By Mike Blanchfield, Canwest News Service
May 24, 2009
Canada and its allies are expected to face renewed pressure by the Obama administration, keen to show progress in Afghanistan, to maintain or add additional troops to the NATO-led military mission, Canwest News Service has learned.
The call by Washington for additional military resources would be part of a major push by U.S. President Barack Obama to reconfigure the stalled international effort in Afghanistan, to stamp out the anti-Western insurgency that has thwarted progress in the country seven and a half years after the defeat of its former Taliban rulers.
One option being considered is scrapping Provincial Reconstruction Teams, including the one operated by Canada in Kandahar City, Afghan sources have told Canwest News Service.
Obama has made the Afghanistan mission the cornerstone of U.S. military efforts, and has already instituted major high-profile policy changes. In addition to contributing 21,000 additional U.S. troops, Obama has released a comprehensive regional strategy to embrace problems in Pakistan, appointing a senior regional envoy in Richard Holbrooke, and replaced the U.S. general who commands the NATO-led, 42-country coalition under the International Security Assistance Force for Afghanistan.
But, behind the scenes in recent weeks, U.S. officials in Kabul have made it clear to the Afghan government of President Hamid Karzai, who faces re-election in August, that Obama wants to see measurable progress in the next two to three years – essentially before his four-year term expires and preferably by the U.S. congressional midterm elections in 2010.
The source said there would be more firm direction on the way forward by the year’s end, and stressed that no final decisions have been made. “There is a debate going on, and will at some stage involve the Afghans, who will have to express a view.”
The U.S. plans to renew calls to NATO partners in the coming months, likely this fall after the Afghan elections, to make bigger military contributions, Afghan sources say.
This will have serious implications for Canada and will likely lead to another round of national soul searching over the country’s military sacrifice in Afghanistan.
“It means there is a debate under way on what to do and how to do it within the next three- to five-year time frame, and how best to accomplish these tasks,” said the Afghan source.
“Countries such as Canada are going to be put in a situation to make some tough decisions about how they will realign and restructure their commitments and the most important part is the military component.”
The U.S. diplomatic push will have two specific effects on Canada’s future military contribution.
First, Canada could face renewed pressure to reconsider its decision to withdraw the vast majority of its 2,800 troops from Kandahar by 2011.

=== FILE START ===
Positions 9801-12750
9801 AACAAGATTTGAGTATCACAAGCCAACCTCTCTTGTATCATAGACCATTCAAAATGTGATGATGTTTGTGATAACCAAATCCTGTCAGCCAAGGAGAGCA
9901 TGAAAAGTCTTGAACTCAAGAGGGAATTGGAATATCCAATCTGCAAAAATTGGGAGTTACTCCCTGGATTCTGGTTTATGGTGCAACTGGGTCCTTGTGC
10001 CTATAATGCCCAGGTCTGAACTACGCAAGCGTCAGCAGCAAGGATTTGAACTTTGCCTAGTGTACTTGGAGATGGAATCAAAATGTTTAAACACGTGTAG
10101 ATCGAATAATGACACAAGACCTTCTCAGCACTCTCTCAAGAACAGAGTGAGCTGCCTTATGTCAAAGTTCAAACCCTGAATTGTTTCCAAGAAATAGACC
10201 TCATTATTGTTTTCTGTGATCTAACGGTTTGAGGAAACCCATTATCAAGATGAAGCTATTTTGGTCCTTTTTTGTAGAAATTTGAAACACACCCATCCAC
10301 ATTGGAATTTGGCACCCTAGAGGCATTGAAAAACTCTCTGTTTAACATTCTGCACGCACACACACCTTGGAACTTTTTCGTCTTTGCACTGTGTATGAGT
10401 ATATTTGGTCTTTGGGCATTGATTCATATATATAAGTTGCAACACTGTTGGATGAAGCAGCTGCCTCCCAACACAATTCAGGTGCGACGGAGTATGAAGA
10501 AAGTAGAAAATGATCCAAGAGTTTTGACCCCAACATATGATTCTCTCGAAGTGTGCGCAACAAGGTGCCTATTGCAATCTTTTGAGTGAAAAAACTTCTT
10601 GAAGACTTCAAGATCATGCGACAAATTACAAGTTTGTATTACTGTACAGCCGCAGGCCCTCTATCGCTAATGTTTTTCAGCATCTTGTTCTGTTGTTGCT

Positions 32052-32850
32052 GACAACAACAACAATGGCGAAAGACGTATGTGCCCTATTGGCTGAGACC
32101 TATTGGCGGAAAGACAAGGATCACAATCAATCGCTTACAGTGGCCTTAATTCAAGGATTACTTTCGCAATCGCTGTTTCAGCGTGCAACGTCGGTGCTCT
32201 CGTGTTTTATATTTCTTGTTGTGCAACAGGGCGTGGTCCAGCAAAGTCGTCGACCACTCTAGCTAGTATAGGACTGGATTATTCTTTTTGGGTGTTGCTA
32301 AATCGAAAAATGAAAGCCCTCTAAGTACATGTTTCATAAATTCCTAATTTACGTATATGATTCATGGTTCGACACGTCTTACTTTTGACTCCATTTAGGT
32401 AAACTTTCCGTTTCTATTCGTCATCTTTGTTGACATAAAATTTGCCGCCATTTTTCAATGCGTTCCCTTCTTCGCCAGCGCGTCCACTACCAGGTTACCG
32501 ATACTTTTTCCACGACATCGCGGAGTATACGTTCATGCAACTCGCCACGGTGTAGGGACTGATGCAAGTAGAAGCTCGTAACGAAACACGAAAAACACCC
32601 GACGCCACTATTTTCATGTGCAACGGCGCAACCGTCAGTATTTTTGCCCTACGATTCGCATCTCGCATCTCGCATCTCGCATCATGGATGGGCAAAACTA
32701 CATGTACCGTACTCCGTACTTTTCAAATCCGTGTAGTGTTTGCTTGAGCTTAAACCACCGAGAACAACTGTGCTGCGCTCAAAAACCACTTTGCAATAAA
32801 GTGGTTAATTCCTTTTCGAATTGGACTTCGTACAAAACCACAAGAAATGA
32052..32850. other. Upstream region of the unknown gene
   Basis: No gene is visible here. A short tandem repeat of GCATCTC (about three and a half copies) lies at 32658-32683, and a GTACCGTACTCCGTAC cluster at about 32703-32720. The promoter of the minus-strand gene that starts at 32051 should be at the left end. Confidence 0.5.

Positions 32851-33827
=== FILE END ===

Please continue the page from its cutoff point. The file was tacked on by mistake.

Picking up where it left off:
Right now, there is no consideration of asking countries to do something that they are uncomfortable with, or accept a mission in which they lack experience, said the Afghan source.
Nor would there be any major geographical shift, such as bringing countries serving in the more peaceful northern portion of the country to the more volatile South, where Canada, the U.S., Britain, the Netherlands, Denmark, Romania and Australia have faced major violence and casualties from the insurgency.
All of this possibly points to one unpopular outcome for Canada: maintaining its current military contribution in Kandahar.
Canada’s army chief, Lt.-Gen. Andrew Leslie, has said his ground forces have been so taxed by successive Afghan deployments that they will need a one-year operational pause by 2011.
There is also active debate in Kabul diplomatic circles about whether military-enabled Provincial Reconstruction Teams have been effective and should be scrapped.
Canada runs an 1,000-member PRT in Kandahar City, where the Canadian Forces, diplomats, aid workers and police help lead governance and development programs, while allies operate similar bases in other parts of the country under their national flags.
“All of that is being discussed, as part of a grand scheme to reconfigure the mission. It will affect all parties including Canada,” said the Afghan source.
“There are a lot of questions, pro and con, about the usefulness of PRTs.”
Some are arguing that there is too much inconsistency in the PRT model because each country runs them differently and puts their own national stamp on them.
One possibility for replacing them would be to funnel PRT activities through Afghan institutions, such as municipal and local government or through domestic non-governmental organizations.
That would put more of an Afghan face on the development effort while “washing out some of the military aspects and national branding that goes with it.”
For Canada, this would have dire implications because successive Liberal and Conservative governments have highlighted the PRT as a cornerstone of the country’s effort in Kandahar.
Scrapping the PRTs could remove one scenario for Canada’s continued military involvement beyond 2011: for the PRT to remain as part of a focus on development in a scaled-down military contribution.
The Americans are also taking a hard line with the Afghans on how they govern their country moving forward after the summer elections.
The new Democratic administration has made no secret of its frustration with what it sees as a corrupt and incompetent Afghan government.
Afghan sources said the Americans haven’t so much as read the riot act to Karzai as engaged in frank discussions about the problems, and that all parties acknowledge them.
“That is a good thing. I see this as an opportunity for Afghanistan to get its act together and for the international community to create more cohesiveness,” said the Afghan source.
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